Sensitivity to language issues is no simple challenge for a project with large amounts of text data. Traditional text translation is impossibly expensive, and inappropriate where the intention is for the text to be updated frequently through user feedback. Computer-assisted translation packages are deficient in specialist vocabulary; they also have yet to become sophisticated enough in handling grammar and syntax complexities to achieve more than a crude rendering of English texts into other languages. However, for certain purposes this may be enough.
The UIA has been endeavouring to deal with such challenges over many years, exploring different computer and software possibilities over the past decade. For example, it has created a multi-lingual thesaurus (over 103,000 terms), so that users of any UIA data-sets are able to employ non-English subject categories to access data only available in English. Different language interfaces have been created for users of its CD-ROM products. Currently English, French and German interfaces are used. Spanish, Dutch and Italian interfaces have also been tested. The information is also organised such that hyperlinks in one language are valid in another.
In the case of international organizations, official titles are held by the UIA in any languages (with the use of transliteration where necessary). Currently this work has resulted in: English (over 20,000), French (8,229), Spanish (2,662), German (1,861), Italian (1,027), "Nordic" (497), Dutch (445), Latin (307), Portuguese (298), Russian transliterated (174), and Esperanto (71). This means that users can access this data using non-English keywords. In the case of species names, consideration was given to incorporation of common names of species in other European languages. This may be able to be effected during the Implementation Phase, if resources are fortuitously released from tasks of higher priority.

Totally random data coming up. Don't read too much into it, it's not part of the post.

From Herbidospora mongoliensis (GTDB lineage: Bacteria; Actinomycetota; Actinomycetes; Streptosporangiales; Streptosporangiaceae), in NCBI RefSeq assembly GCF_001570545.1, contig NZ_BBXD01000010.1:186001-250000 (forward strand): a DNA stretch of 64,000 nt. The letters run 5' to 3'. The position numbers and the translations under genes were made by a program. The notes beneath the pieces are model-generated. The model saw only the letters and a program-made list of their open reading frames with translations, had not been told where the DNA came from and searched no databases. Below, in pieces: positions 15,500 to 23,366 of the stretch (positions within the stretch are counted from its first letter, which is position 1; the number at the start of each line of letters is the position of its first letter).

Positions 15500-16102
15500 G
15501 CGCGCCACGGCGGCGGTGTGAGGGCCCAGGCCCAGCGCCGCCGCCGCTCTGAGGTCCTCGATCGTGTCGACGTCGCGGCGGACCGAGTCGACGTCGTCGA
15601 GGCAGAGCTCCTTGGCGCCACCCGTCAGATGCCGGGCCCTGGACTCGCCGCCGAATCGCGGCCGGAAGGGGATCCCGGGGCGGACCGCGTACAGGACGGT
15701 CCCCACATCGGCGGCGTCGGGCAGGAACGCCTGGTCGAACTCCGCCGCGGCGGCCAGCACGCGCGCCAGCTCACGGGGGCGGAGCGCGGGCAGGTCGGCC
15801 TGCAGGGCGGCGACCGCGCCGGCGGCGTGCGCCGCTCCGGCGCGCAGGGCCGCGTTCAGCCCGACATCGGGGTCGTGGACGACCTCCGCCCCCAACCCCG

The data on international organizations have been extensively translated into French using a combination of traditional and semi-automatic methods (through funding supplied by francophone governments in 1995/96). As part of this work, portions of the data also were translated into Spanish and German. This work arose from sensitivity to language biases in electronic information. It has created considerable in-house capability in creative application of machine translation. It is intended that further developmental work on computer assisted-translation be undertaken in other languages, as dedicated funding becomes available. It is anticipated that this experience and awareness can be transferred in whatever ways are practicable to the proposed INFO2000 project to enable multi-language user access to the information.
Software packages to provide crude on-the-fly translations of web documents are seen as one means of rapidly providing some degree of access from a variety of languages. These should be examined and incorporated as appropriate. Provision of ‘one-stop’ access to online translation services, e.g. Globalink, should also be explored and enabled if appropriate. It also seems to be the case that using advanced search engine query techniques, access to documents in select languages can be provided.